BeyondTrust Privilege Password Management helps address OMB ICAM directives in several ways:
- As OMB notes, Homeland Security Presidential Directive 12 (HSPD 12) requires federal agencies to use a standard smart credential to verify the identities of all employees and contractors accessing federal buildings and information systems. The directive also mandates that all government personnel obtain Personal Identification Verification (PIV) cards.
BeyondTrust supports HSPD 12 by enabling smart card authentication for Common Access Cards (CAC) and PIV cards with our privileged access management solutions.
- Agencies must implement processes to manage access control, including the ability to revoke access privileges, when no longer authorized, and to revoke or destroy credentials in a timely manner. This is necessary to prevent unauthorized access to information systems when the employee or contractor separates from the agency, or the credential has been lost. Additionally, this serves to mitigate insider threats associated with compromised or potentially compromised credentials.
BeyondTrust Privileged Password Management enables agencies to scan, identify, and profile all assets and applications with auto-onboarding of privileged accounts. Additionally, customers can store, manage, and rotate privileged account passwords, eliminating embedded credentials, and ensuring password strength.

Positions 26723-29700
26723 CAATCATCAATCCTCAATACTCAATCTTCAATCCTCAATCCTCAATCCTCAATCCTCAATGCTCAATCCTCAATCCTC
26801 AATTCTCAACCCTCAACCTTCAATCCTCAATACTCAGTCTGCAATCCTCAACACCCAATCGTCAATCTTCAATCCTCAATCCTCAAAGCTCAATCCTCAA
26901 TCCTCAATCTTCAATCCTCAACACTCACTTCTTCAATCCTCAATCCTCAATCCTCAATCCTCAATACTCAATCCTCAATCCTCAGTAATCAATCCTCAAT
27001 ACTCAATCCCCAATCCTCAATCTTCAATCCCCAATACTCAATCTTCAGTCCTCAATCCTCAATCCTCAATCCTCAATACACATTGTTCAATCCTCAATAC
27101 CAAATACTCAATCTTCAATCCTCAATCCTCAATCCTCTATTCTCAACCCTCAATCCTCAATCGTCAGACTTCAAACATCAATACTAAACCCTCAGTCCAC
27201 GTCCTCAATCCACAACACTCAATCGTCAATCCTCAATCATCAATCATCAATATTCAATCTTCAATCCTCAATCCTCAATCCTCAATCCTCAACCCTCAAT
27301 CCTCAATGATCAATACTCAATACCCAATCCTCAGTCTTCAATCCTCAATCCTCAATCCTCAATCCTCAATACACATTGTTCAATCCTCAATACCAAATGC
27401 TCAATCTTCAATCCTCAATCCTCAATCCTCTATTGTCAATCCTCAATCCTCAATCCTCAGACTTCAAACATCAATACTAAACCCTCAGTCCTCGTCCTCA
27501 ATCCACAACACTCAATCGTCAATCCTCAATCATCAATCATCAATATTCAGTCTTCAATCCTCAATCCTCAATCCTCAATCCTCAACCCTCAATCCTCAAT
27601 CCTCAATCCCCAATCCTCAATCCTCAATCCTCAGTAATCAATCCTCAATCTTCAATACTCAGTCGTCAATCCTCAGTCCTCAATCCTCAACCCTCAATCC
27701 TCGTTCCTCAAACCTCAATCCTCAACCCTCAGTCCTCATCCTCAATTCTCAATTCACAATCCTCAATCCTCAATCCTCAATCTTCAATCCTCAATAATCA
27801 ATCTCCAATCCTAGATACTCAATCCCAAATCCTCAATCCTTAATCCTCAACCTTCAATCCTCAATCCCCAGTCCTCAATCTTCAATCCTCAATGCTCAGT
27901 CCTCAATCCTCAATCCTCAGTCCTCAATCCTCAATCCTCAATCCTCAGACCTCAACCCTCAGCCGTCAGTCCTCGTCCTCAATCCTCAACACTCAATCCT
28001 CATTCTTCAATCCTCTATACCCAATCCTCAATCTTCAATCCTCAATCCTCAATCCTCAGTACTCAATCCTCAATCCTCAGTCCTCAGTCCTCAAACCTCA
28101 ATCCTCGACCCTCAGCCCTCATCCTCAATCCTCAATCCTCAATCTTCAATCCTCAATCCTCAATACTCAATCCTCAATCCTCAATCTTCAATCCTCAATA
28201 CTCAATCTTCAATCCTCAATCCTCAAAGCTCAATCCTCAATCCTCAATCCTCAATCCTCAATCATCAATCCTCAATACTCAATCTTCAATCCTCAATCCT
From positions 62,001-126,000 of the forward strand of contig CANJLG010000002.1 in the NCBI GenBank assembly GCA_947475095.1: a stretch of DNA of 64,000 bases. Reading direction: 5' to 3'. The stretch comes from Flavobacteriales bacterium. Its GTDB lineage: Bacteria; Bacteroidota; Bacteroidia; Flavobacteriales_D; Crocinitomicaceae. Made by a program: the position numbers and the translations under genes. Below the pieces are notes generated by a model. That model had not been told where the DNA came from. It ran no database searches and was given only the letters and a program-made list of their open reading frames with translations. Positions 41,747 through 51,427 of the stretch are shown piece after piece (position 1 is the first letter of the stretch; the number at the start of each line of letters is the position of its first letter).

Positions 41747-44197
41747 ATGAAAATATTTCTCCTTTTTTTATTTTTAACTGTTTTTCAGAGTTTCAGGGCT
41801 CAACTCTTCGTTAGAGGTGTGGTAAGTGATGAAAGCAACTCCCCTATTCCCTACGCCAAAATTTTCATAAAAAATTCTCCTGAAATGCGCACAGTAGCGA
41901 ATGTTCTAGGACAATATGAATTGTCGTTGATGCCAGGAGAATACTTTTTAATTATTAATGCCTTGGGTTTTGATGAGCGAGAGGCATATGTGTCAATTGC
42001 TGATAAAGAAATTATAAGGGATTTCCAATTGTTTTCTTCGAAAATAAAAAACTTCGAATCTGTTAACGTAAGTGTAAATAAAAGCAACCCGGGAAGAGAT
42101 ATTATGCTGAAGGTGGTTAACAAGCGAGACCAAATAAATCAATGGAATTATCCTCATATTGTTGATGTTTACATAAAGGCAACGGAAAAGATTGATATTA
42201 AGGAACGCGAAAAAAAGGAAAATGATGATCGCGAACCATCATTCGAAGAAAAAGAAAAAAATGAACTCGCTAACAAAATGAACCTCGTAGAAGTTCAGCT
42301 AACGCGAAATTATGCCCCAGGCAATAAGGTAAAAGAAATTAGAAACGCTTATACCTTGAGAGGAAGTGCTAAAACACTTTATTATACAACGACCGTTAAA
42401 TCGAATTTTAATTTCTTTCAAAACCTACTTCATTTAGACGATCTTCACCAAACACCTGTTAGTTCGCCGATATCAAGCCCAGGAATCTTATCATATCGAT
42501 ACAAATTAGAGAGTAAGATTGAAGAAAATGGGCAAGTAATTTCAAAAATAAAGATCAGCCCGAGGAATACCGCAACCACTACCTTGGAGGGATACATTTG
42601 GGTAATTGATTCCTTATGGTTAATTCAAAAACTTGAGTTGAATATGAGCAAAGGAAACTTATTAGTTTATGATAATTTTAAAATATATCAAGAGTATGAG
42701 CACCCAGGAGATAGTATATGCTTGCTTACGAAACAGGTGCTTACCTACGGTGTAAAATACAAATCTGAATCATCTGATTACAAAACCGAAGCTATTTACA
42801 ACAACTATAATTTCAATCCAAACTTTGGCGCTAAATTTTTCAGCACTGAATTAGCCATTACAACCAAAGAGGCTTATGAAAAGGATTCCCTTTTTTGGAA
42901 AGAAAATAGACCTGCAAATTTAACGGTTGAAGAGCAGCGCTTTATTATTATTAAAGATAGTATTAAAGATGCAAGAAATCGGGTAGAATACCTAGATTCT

- Agencies must manage the digital identity lifecycle of devices, non-person entities (NPEs), and automated technologies such as Robotic Process Automation (RPA) tools and Artificial Intelligence (AI), ensuring the digital identity is distinguishable, auditable, and consistently managed across the agency. According to OMB, this includes establishing mechanisms to bind, update, revoke, and destroy credentials for the device or automated technology,
BeyondTrust Privileged Password Management secures and manages privileged identities – whether they belong to humans, applications, service accounts, or other machine / non-human accounts. Our solution eliminates the need for hardcoded or embedded RPA credentials and secures the agency from automated exploitation via an extensive API that is compatible with RPA technology.
Next Steps for Protecting Agencies Against Credential-Based Threats
To ensure secure and efficient operations, agencies must be able to identify, credential, monitor, and manage all entities that access government resources. BeyondTrust is in lockstep with the OMB strategy.
To learn more about how BeyondTrust solutions can help you address the most pressing cyber risks, and also improve your compliance posture, check out these resources:
Craig McCullough, Regional Vice President, Public Sector
Craig has over 20 years of experience in the technology industry, having started his career as an intellectual property attorney in Washington, DC, and then moving into leadership roles growing technology businesses that support federal, state and local governments. He is a visible industry leader and frequent spokesperson, giving interviews in various media outlets and participating as a panel speaker at multiple industry events. Craig joined BeyondTrust in 2018 and created the Public Sector Team.